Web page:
Ah, MotorWeek. Perhaps most (in?)famous for its crazy take on the importance of econobox smooth shift throws and, to borrow a phrase from Jack Baruth, a review style that can be fairly described as summing up to "everybody's a winner." Seriously, have you ever seen a negative review from MotorWeek? They even gave the Yugo a glowing review. But it looks like even John Davis can be rubbed the wrong way.
I can't blame the MotorWeek staff for praising everything that comes their way - even in the late 80s when the show premiered cars had already come a long way from the Malaise-era and you can almost not go wrong if you're looking for reliable commuter transportation. Of course, MotorWeek is also heavily reliant on corporate funding and sponsorship. "But it's on Public Broadcasting!" you cry out, "the whole point of which is to be free from the clutches of corporate meddling thanks to the support of Viewers Like You©!" Not entirely true - the cars they review come direct from the manufacturers after all, and I wouldn't be surprised if they get a little reimbursement here and there. Given the shoestring budget, it shouldn't be surprising that everything that passes through MotorWeek's garage gets at least a concluding statement as soft as the first Cadillac MW ever reviewed.
And then sometimes manufacturers take a step backwards. What do you do then? Stick to the playbook, of course. But that can only get you so far. With the 2013 Hyundai Santa Fe (the 7-seater), even John's patience has been wear thin, at least as much as he's willing to show. When even MW has to admit that "the environs come off as less expensive as both the old Veracruz and newer rivals like the Nissan Pathfinder" and "clearly a step down in image from the Veracruz it replaces," you know someone somewhere screwed up, to the point where not even MW scriptwriters can hide it.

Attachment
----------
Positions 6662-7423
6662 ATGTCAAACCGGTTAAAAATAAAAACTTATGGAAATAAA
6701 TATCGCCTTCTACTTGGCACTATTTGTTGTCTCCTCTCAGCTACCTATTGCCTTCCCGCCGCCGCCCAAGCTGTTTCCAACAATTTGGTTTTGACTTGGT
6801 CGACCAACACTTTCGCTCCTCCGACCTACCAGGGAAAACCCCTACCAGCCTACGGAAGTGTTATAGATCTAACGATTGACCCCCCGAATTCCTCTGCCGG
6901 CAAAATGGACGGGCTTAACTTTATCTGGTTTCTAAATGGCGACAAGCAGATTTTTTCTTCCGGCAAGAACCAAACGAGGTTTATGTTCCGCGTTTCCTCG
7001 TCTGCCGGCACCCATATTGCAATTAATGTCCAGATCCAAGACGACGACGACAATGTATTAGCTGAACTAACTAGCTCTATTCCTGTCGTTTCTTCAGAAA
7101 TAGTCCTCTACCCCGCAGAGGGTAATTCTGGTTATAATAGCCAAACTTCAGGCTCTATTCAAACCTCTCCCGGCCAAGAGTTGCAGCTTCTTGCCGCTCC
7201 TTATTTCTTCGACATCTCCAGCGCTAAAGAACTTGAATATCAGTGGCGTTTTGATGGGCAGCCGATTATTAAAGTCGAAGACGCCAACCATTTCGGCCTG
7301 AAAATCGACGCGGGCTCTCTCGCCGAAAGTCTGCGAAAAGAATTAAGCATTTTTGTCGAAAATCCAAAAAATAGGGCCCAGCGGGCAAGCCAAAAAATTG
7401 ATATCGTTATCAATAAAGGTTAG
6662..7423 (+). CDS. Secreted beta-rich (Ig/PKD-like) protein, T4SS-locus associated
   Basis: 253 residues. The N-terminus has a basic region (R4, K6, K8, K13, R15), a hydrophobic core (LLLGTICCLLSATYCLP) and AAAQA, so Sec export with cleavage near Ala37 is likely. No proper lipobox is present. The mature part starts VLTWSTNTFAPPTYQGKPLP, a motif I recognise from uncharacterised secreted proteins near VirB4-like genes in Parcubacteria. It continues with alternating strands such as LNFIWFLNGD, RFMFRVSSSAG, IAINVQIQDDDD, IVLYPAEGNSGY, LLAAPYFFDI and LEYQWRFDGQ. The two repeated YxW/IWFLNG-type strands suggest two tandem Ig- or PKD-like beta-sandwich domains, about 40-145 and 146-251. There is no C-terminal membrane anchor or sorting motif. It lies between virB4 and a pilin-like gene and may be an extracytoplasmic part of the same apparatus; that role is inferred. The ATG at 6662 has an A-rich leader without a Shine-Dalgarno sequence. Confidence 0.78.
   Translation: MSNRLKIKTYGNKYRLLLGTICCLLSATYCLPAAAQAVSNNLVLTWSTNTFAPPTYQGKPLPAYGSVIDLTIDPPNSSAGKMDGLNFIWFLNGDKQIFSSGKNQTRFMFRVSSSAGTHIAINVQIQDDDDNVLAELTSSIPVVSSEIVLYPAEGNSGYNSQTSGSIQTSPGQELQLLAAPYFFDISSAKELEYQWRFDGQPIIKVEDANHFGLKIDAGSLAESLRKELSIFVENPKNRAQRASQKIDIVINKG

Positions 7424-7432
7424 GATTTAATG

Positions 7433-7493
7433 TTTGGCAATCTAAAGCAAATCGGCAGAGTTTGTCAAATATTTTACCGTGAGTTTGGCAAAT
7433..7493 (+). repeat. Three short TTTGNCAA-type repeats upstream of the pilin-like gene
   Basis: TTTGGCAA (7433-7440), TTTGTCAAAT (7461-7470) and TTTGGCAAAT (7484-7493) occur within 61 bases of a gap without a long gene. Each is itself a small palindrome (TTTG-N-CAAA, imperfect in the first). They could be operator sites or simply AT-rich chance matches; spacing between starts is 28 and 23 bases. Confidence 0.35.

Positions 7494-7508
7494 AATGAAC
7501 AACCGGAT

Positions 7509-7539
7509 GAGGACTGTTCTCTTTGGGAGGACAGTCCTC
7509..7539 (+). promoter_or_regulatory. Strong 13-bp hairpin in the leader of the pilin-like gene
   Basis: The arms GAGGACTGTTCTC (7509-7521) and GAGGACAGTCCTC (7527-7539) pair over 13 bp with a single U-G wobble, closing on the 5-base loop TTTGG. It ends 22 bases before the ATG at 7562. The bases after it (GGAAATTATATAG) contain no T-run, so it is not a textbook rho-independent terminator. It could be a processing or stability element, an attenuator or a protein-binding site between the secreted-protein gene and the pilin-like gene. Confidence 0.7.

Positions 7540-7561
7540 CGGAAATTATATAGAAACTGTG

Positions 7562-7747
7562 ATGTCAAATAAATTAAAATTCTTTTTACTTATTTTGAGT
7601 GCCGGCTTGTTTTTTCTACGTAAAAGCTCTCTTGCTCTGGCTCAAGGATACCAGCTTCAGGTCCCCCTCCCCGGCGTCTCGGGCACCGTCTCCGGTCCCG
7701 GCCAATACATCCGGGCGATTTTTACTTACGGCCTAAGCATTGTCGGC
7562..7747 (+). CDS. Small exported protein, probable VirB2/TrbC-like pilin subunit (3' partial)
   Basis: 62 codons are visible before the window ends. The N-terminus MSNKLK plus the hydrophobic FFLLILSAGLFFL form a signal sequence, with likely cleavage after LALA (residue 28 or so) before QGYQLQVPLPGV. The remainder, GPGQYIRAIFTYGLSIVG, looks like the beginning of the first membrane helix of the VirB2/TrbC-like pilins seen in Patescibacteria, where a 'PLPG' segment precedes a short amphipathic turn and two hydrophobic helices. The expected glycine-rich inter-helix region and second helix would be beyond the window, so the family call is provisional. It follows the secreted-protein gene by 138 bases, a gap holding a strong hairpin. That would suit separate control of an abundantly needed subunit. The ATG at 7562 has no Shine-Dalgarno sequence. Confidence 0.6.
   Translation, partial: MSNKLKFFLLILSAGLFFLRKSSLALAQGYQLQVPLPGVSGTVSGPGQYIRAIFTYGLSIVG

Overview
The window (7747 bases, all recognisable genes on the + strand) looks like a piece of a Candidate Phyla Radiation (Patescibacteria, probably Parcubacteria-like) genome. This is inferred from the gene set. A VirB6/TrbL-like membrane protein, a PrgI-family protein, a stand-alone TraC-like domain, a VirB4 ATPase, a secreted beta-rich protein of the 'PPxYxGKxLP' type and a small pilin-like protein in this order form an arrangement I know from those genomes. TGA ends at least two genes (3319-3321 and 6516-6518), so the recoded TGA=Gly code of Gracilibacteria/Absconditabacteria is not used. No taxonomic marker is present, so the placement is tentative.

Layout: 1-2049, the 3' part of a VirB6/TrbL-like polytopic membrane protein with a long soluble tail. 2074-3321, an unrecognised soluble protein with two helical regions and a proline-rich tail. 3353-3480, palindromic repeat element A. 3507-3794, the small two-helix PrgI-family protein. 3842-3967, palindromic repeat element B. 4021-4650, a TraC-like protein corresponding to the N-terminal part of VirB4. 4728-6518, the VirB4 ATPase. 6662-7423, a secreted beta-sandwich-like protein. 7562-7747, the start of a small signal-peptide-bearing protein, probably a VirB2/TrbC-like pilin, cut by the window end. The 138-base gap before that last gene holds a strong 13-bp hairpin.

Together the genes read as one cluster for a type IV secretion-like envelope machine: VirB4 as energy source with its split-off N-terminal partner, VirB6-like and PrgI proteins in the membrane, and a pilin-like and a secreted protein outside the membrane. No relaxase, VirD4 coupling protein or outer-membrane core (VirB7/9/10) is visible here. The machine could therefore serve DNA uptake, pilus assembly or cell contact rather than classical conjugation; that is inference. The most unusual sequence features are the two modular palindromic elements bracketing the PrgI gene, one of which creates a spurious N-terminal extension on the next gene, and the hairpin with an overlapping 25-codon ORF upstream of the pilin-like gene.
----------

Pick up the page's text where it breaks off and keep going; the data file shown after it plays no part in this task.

I actually own a 2007 Hyundai Santa Fe SE (the 5-seater; the 7-seat stretch is new for the '13 model year). It was the first model year of the CM, using the then-also-new NF platform from the Sonata. The NF Sonata is arguably the most historic car in Hyundai's lineup - it was the car that launched reviews in every magazine calling Hyundai a credible player and the Koreans "the new Japanese" in the automotive world. In other words, it was the first Hyundai that didn't out-and-out suck. The CM Santa Fe is just like that, except with a tall wagon body and AWD spoiled by extra ground clearance, but a fine SUV nonetheless. The interior fabrics and plastics struck me as being very high quality in nature, not unlike the Volkswagen I had in fact just traded in for it. It came with a nice leather-wrapped steering wheel, and the leather actually felt supple, not like the rock-hard material I'm finding on newer cars (like say on the MKZ).
A few years later I had my Santa Fe in the shop for some routine maintenance (yes, I do that. Yes, I recognize this is possible the most anti-Jalop thing possible) and they gave me a 2010 MY Santa Fe SE as a loaner car. It had a marginally bigger engine, a 3.5, which punched out over 270 HP, which was more than a marginal addition over mine. But the leather on the steering wheel was as hard and awful as everyone else's now. The nice, convenient push-button fuel door release, nestled on the driver's door armrest, was now replaced with a flimsy cheap lever stuck on the floor. And the fabrics were rough and looked as cheap as everything else.
I've also had a Veracruz as a loaner, a base GLS no less, but the interior was still as pleasant and refined as my Santa Fe. I've also had a '12 Sonata 2.0T as a loaner - and yes, it was plenty fast, but it was clear that Hyundai started cheapening out here and there. So I'm not entirely surprised that even MW has caught onto it. Their own comments nicely align with what MotorTrend has to say in their 2014 SOTY comparo, concluding about the Santa Fe: "But when you're not even best in segment, it's impossible to be Sport/Utility of the Year."
I think it's pretty clear that Hyundai has no interest in winning MotorTrend X-OTY contests, but it's sad when they can't make a car that compares to their own outgoing model. General Motors has come a long way from the dark days when they just didn't care, now coming out with some pretty great product, much of it from GM Korea. Hyundai, on the other hand, seems more interested in simply becoming the Korean Old GM.